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Dallas’s Most Decadent Takeout Option Is a $75 Wagyu Sando That Sells Out in Minutes

Feast your eyes on the making of Sandoitchi’s most popular option

Throughout the past several months, everyone’s been reaching for comfort food as the coronavirus pandemic drags on. And truly, there’s no food more comforting than a sandwich, especially the luxe offerings from Deep Ellum pop-up Sandoitchi.

Operating out of the kitchen of Niwa Japanese Barbecue, Sandoitchi focuses on a lunchtime staple in Japan: the sando. Made with milk bread and fillings like egg salad or chicken katsu, the sandwiches have quickly developed a cult following and regularly sell out in minutes after ordering goes live on the weekends. The most indulgent of these offerings, though, is a $75 wagyu sando that’s showered in black truffles and gold leaf.

“The first week we sold out in about five minutes.” Tran says. “We got emails, comments, DMs. The feedback was amazing. We doubled the volume, released it again, and sold out in two minutes.” Only a limited number of the sandos are available each week, thanks in large part to the scarcity of the A5 Hokkaido wagyu beef that’s tucked inside.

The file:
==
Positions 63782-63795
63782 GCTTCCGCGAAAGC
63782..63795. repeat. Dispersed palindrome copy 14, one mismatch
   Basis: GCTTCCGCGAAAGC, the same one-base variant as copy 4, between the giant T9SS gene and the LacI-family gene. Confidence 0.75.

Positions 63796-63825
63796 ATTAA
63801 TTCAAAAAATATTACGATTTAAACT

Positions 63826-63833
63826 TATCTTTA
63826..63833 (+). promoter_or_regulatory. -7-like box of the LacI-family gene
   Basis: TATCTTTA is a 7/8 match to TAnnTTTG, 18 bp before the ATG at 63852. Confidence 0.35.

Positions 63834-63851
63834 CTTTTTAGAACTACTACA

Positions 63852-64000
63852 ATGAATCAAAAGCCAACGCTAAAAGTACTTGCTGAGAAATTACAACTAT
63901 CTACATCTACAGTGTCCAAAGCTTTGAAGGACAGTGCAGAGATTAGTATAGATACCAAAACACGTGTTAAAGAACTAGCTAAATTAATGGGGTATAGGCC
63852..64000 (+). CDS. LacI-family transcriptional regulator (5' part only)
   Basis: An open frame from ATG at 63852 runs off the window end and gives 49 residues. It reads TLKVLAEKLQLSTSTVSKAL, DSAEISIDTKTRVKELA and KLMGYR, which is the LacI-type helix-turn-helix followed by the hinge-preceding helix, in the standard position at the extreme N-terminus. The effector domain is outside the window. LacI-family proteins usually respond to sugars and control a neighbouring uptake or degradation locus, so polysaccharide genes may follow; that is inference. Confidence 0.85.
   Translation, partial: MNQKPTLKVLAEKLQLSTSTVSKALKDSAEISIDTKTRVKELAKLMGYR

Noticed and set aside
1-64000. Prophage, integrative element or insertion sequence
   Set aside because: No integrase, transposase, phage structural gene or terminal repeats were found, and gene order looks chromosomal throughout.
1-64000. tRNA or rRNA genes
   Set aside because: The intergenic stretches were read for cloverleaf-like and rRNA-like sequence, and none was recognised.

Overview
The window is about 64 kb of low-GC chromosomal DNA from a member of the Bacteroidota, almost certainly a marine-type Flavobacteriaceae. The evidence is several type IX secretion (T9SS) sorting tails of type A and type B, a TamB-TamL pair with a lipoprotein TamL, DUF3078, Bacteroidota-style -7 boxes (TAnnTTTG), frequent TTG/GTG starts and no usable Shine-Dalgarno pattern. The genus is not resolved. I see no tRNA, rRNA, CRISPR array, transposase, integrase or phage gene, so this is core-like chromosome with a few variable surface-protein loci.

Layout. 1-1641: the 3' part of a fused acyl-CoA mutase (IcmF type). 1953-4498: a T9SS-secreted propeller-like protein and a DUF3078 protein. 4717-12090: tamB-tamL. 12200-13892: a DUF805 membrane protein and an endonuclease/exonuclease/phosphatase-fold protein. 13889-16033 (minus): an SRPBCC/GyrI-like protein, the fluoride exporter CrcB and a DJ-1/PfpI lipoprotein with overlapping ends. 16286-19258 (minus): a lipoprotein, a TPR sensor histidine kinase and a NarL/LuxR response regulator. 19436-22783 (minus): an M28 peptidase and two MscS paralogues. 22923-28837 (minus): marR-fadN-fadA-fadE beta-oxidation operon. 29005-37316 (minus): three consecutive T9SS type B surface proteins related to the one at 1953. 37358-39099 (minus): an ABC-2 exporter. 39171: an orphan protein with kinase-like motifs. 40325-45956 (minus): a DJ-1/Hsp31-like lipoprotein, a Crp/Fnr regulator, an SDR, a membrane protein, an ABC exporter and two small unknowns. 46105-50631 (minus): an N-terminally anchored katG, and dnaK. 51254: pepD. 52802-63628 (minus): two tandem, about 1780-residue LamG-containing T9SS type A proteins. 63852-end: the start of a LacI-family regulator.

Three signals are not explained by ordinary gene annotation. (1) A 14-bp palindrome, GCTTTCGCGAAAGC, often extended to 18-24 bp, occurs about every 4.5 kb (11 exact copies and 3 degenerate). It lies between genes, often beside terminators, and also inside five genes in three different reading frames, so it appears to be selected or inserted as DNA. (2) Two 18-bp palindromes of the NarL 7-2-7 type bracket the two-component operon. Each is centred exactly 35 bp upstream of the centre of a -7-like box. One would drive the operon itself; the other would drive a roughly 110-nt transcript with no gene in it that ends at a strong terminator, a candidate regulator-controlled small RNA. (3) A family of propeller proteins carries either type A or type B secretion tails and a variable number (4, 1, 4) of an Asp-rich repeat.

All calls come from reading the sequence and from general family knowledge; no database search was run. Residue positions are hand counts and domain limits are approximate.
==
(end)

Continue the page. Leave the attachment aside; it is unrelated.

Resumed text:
Eater got a behind-the-scenes look at the making of what could be the city’s most decadent takeout option. Scope out the process below courtesy of photographer Kathy Tran.

First, a massive slab of A5 wagyu beef is coated in egg wash and freshly made panko breadcrumbs.

Then, the steak is quickly (and carefully) deep-fried to crisp up the outside while gently cooking the interior to a rare internal temperature.

Next, soft Japanese milk bread is sliced thick and toasted until golden brown.

Then, black summer truffle is shaved thinly and piled on top of the fried steak. Any leftover pieces are finely chopped and mixed into Kewpie mayonnaise that coats both sides of the bread.

After the crusts are cut off, the sandwich is sliced into four equal pieces. The cut side of the steak is slathered in a savory sauce made with soy, koji, vinegar, and sugar.

Next, the sandwich is placed inside a wooden box and finished off with a flourish of salt and dehydrated lime zest, then gilded with edible gold leaf and even more shaved truffle.

Voila, the finished product:

a milk bread sando topped with truffled and gold flake Kathy Tran

Need to get your hands on this sandwich? Sandoitchi’s website opens for orders on Sundays at 6 p.m. Check the pop-up on Instagram for ordering details and the full menu.

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